The Chosen

The chosen by: Chaim Potok

How do relationships between the two boys and theur fathers convey the theme of communication?

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Non-Verbal Communication

The characters in Potok's story communicate to a great extent through means other than direct verbal communication. The most obvious example of this is the strange means by which Danny and his father behave toward one another, speaking only to one another when Reb Saunders asks him questions about the Talmud on Shabbat. Yet other examples of this also arise throughout The Chosen. When Reb Saunders enforces his ban on Reuven after David Malter gives his speech on Zionism, Danny Saunders and Reuven continue to communicate through eye contact and subtle gestures. Even the relationship between Reuven and his father displays marks of non-verbal communication; the two characters leave a great deal unstated when they speak to one another, as when they purposely avoid discussing the possibility that David Malter may soon die. The recurring theme of non-verbal communication demonstrates that two characters can reach an understanding without directly stating facts.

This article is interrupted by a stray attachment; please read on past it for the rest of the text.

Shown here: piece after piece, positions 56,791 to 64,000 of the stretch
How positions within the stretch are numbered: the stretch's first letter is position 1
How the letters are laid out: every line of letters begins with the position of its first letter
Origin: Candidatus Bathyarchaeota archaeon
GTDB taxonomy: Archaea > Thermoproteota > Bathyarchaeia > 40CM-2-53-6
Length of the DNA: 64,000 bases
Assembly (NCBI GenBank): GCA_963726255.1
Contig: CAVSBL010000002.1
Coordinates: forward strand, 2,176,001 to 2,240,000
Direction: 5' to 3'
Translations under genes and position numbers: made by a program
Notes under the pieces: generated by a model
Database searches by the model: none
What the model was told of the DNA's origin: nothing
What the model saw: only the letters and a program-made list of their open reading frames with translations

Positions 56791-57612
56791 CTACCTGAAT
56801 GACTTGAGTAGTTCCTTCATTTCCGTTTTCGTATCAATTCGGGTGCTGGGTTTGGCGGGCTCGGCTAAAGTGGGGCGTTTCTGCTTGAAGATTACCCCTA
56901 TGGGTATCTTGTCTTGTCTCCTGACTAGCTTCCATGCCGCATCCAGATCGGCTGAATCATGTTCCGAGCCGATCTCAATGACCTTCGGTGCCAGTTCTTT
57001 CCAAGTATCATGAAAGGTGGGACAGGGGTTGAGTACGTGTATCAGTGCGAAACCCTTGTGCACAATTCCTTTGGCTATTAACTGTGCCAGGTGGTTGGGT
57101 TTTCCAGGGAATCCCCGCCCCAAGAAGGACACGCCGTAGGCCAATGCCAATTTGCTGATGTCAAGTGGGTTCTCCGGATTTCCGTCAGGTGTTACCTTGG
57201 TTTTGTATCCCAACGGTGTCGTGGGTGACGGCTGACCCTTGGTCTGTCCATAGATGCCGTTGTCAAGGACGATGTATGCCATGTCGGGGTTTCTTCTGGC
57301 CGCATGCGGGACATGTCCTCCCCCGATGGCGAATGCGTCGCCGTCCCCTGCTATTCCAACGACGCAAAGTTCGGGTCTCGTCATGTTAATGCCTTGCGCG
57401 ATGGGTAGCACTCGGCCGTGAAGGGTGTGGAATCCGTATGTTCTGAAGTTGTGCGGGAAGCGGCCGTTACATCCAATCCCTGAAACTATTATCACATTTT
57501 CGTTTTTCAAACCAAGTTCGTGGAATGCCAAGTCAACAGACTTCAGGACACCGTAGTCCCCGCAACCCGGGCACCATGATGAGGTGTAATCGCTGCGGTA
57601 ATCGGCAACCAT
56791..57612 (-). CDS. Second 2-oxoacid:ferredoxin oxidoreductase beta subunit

Father-Son Relationships

Potok develops the theme of father-son relationships through the parallels between David and Reuven Malter and Reb and Danny Saunders. The paternal relationship dominates the novel; Reuven's mother has died before the novel began, and Danny's mother receives little more than a brief mention throughout the entirety of the novel. Potok allows a great deal of flexibility in the father-son relationship, suggesting the multitude of ways that a father may raise a son such as Reb Saunders' strict training as compared to David Malter's open and direct relationship with Reuven. Potok also endows the paternal relationship with a strong sense of lineage; as the son of a tzaddik, Danny Saunders is expected to be a tzaddik as well, while even Reuven uses his father for his sense of history, which he passes down to his son. Perhaps the most striking illustration of the importance of father-son relationships in The Chosen is Danny's response to David Malter's question of whether he will raise his son in silence, for Danny's answer that he will do so unless he finds a better way essentially validates Reb Saunders' methods and emphasizes this role of paternal lineage.